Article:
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Recreational Hunters Contribute Significantly To Conservation Efforts Despite Advertising Claims From Forest And Bird

Prior to the agreement by Forest and Bird to pause their legal action against the Department of Conservation and the Fiordland Wapiti Foundation, the New Zealand Deerstalkers Association (NZDA) filed a complaint with the Advertising Standards Authority against Forest and Bird. The purpose of the complaint was to seek clarification and supporting evidence for Forest and Bird’s claim that “Forest & Bird is New Zealand’s leading independent conservation organisation”.

“I was surprised to see that claim across their marketing materials” said NZDA’s Operations and Marketing Manager Hugh Devereux-Mack. “When comparing their online figures to the results of our recent member survey, the effort that recreational hunters contribute to conservation seems to be significantly more, which made me question how they could be so confident in their claims’.

The recently completed NZDA 2023/24 membership survey sought to document the conservation work that their members have contributed to New Zealand’s conservation efforts. It found that more than 50% of their 12,000 members had been involved with conservation activity including pest control, trapping, organised culls, habitat restoration, native planting projects, and hut/track maintenance work.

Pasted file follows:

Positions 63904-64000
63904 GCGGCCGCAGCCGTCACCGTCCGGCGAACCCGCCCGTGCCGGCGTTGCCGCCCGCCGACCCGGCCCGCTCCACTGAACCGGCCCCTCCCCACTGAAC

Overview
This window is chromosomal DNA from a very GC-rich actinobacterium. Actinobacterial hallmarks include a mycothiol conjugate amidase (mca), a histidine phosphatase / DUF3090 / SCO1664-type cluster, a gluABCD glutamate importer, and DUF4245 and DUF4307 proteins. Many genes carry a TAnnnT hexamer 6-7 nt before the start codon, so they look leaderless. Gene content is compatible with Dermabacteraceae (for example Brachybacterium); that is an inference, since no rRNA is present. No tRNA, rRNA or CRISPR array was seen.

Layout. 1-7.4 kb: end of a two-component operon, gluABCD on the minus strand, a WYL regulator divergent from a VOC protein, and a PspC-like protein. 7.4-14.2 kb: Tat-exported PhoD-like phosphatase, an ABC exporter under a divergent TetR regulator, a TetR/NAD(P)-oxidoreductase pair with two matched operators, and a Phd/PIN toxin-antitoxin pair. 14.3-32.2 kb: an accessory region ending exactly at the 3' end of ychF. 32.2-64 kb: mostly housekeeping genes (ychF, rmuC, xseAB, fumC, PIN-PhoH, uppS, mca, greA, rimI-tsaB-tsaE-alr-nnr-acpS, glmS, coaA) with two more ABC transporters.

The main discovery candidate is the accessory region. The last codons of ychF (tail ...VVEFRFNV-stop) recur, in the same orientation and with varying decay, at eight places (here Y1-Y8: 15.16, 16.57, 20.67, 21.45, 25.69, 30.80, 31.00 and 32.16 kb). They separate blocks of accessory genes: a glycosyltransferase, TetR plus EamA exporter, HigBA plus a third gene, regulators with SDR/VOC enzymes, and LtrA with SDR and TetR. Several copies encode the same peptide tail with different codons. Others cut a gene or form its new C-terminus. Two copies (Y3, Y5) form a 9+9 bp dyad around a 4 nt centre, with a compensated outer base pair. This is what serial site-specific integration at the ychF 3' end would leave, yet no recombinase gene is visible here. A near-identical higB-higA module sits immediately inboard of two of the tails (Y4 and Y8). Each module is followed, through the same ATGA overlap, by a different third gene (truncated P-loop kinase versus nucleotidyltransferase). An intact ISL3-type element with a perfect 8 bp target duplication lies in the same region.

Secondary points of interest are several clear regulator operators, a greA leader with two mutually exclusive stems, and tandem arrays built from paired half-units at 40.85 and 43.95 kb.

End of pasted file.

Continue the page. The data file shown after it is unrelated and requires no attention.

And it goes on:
“It was remarkable to see that of the 1,052 survey respondents, 872 were involved in conservation activity and they directly accounted for more than 57,000 hours of work. When this is extended to our wider membership base, it shows that potentially our members contributed hundreds of thousands of hours of conservation work” said Devereux-Mack. ‘This figure of around 460,000 hours does not include any volunteer hours for fundraising which the NZDA does not do, nor does it include the hours that recreational hunters spend hunting game animals, though the number of animals harvested is also significant’.

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NZDA members harvested approximately 376,500 animals in the last 12 months with fallow deer (85k), and red deer (45k) being the most successfully hunted. As well as species that are considered pest animals such as goats (139k) and wallabies (61k). Pigs, rabbits, and small pests such as stoats and rats were also targeted.

NZDA President Craig Benbow said he was not surprised at the numbers saying “ hunters spend as much time as they can hunting, see the nature of work needing doing and simply get on with doing it” “What needs to be recognised is that our conservation work is done at no cost to the taxpayer which is why partnerships with DOC and others are critical to maintaining a working relationship that benefits the country”.

Devereux-Mack added that “although the NZDA is the largest non-profit membership organisation for hunters, our efforts do not include those of recreational hunters who are not members. The positive conservation impacts made by our members is only the tip of the iceberg meaning hunters need to be considered by the Minister for Conservation when making decisions around access and funding opportunities”.

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